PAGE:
Gene Therapy, Pharma

Bluebird endorses plan for installment-based payments for costly gene therapy

Payment-by-installment to tackle the skyrocketing costs of drugs has long been deliberated in health policy circles, but is now gaining traction on the manufacturer side in the field of gene therapy, as backlash to $1 million-plus prices of these one-shot treatments whose long-term durability has not been established forces drugmakers to seek creative solutions to ensure reimbursement.

Bluebird bio CEO Nick Leschly. GETTY

Nick Leschly. GETTY

Bluebird bio $BLUE CEO Nick Leschly floated such a model in an interview with the Wall Street Journal on Tuesday at the JP Morgan Healthcare conference, in relation to its gene-replacement therapy LentiGlobin for beta thalassemia — a rare, inherited blood disorder — which is expected to win EU approval this year, and US approval in 2020. Patients with the disorder usually require lifelong treatment with blood transfusions and medication.

The total price of the company’s gene therapy has not been announced, but is expected to be in the seven-figure range, albeit below $2.1 million — which the company believes is the “intrinsic value” of the treatment — the WSJ report said. The company’s pricing plan involves an upfront 20% of the cost of the treatment, while the rest is expected to come in 20% installments per year via the insurer if the drug does indeed work as intended.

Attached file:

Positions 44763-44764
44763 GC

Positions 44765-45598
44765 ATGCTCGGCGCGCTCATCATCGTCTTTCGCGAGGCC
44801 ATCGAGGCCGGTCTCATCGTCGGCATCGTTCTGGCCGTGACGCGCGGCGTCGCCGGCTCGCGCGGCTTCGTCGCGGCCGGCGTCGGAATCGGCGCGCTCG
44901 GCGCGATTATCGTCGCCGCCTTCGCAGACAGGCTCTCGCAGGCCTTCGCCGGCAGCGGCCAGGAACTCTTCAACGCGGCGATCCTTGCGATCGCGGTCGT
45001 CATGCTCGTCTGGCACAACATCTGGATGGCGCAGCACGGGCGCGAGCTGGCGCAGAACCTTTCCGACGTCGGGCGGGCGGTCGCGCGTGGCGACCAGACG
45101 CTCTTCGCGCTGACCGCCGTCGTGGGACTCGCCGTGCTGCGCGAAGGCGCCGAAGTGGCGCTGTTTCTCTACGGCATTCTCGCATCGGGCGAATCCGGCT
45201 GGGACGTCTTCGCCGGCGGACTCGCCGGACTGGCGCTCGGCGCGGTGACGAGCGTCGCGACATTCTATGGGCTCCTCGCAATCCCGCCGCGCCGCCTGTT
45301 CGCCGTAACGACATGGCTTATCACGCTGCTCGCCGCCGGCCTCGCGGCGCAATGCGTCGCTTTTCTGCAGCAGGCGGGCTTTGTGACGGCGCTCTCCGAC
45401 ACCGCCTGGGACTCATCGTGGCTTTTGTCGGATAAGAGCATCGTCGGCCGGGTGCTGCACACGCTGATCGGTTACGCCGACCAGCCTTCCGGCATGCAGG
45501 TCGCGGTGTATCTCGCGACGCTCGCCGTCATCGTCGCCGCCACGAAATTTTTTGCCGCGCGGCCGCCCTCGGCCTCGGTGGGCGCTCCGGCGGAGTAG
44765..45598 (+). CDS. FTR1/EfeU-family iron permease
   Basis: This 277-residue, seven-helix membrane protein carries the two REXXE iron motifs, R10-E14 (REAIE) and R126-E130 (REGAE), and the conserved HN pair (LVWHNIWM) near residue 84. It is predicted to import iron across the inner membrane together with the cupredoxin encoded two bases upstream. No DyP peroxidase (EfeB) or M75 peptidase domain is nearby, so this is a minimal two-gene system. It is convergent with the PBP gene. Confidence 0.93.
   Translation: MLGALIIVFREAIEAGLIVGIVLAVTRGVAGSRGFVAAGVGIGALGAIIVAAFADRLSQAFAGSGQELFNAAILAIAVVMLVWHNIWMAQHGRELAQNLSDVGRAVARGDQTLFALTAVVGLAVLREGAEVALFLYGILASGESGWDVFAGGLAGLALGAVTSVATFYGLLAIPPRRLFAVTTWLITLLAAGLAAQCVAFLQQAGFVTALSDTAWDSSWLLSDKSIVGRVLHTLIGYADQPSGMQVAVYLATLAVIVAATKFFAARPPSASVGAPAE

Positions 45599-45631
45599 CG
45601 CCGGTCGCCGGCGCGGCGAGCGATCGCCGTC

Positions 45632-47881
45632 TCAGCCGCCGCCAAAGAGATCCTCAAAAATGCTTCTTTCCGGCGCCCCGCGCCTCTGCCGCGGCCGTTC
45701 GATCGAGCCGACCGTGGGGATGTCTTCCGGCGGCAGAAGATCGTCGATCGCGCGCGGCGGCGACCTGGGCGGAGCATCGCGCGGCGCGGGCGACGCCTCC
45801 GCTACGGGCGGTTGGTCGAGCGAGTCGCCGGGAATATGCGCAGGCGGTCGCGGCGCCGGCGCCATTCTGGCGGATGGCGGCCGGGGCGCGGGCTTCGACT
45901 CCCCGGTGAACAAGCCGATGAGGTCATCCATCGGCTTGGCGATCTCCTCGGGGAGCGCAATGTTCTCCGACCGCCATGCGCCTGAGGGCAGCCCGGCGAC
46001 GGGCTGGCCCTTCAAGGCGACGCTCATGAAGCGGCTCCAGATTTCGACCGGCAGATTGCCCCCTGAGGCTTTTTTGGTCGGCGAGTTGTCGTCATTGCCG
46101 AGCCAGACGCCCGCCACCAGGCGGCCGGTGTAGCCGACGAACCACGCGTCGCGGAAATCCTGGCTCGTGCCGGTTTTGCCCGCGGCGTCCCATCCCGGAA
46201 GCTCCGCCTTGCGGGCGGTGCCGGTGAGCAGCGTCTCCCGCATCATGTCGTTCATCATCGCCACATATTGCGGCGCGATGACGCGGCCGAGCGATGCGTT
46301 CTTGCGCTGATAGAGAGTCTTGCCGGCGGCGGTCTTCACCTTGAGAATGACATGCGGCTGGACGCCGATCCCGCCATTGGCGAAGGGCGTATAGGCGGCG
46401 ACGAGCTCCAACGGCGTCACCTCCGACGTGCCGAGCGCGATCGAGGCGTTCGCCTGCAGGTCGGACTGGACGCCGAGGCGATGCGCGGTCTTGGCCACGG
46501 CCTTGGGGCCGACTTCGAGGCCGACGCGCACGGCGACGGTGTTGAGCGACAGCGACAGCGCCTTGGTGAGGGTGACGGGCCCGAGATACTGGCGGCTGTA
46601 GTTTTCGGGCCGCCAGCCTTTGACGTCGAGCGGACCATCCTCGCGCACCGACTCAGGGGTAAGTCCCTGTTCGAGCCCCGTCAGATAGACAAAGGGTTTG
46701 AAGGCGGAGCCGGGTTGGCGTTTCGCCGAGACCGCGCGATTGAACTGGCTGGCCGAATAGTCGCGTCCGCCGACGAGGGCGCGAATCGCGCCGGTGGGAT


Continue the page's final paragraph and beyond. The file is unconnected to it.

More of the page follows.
Leerink analysts said they had modeled the launch price of LentiGlobin as $1.2 million in the US and $0.9 million in the EU.

“However, 80% of the cost of gene therapy would be at risk, and while the data for LentiGlobin has been promising in our view, long-term durability is still an unknown and lower than expected durability could erode the assumed price,” they wrote in a note on Tuesday.

Bluebird’s plan — akin to a mortgage — involves an upfront cost, followed by installments of payment. Except unlike a mortgage, the individual (or in this case a patient) seldom enjoys the freedom of treatment choice, and payments are based on outcomes. Before he became FDA commissioner, Scott Gottlieb, in a report for the Washington-based public policy think tank AEI Research in 2014, wrote that medical advancements tantamount to cures necessitated payment models that can spread the high upfront costs over time during which the public health and economic benefits can be realized.

In healthcare for example the cost of a robotic tool for performing surgery is typically spread out (or amortized) over the seven years during which the device is presumed to be useful, he noted. In terms of medical treatment, amortization is a more operative concept. “Instead of spreading out the costs over the useful life of a piece of capital equipment, amortization in this context would allow a payer to spread out the costs over the period during which it would accrue the benefits of the reduced downstream costs from disease averted,” he wrote.

More recently, an ICER report published in 2017 debated the merits of the amortization model for gene therapies, suggesting that although the idea was commendable it may actually contribute to increased overall prices for already expensive treatments. Meanwhile, there are also other challenges to implementing such a scheme — for instance, in the United States, where insurance is often tied to employment, drugmakers will be on the hook if patients change jobs or insurance carriers.

The furor surrounding drug price gouging has spawned other ideas such as value-based payments, in which insurers are eligible to receive retroactive rebates if drugs don’t work as intended. For instance, Spark Therapeutics'$ONCE has deployed a similar plan by agreeing to rebate certain insurers if its $850,000-gene therapy for inherited vision loss Luxturna doesn’t work as promised. Traditionally, insurers pay for a drug — regardless of whether it works or not.


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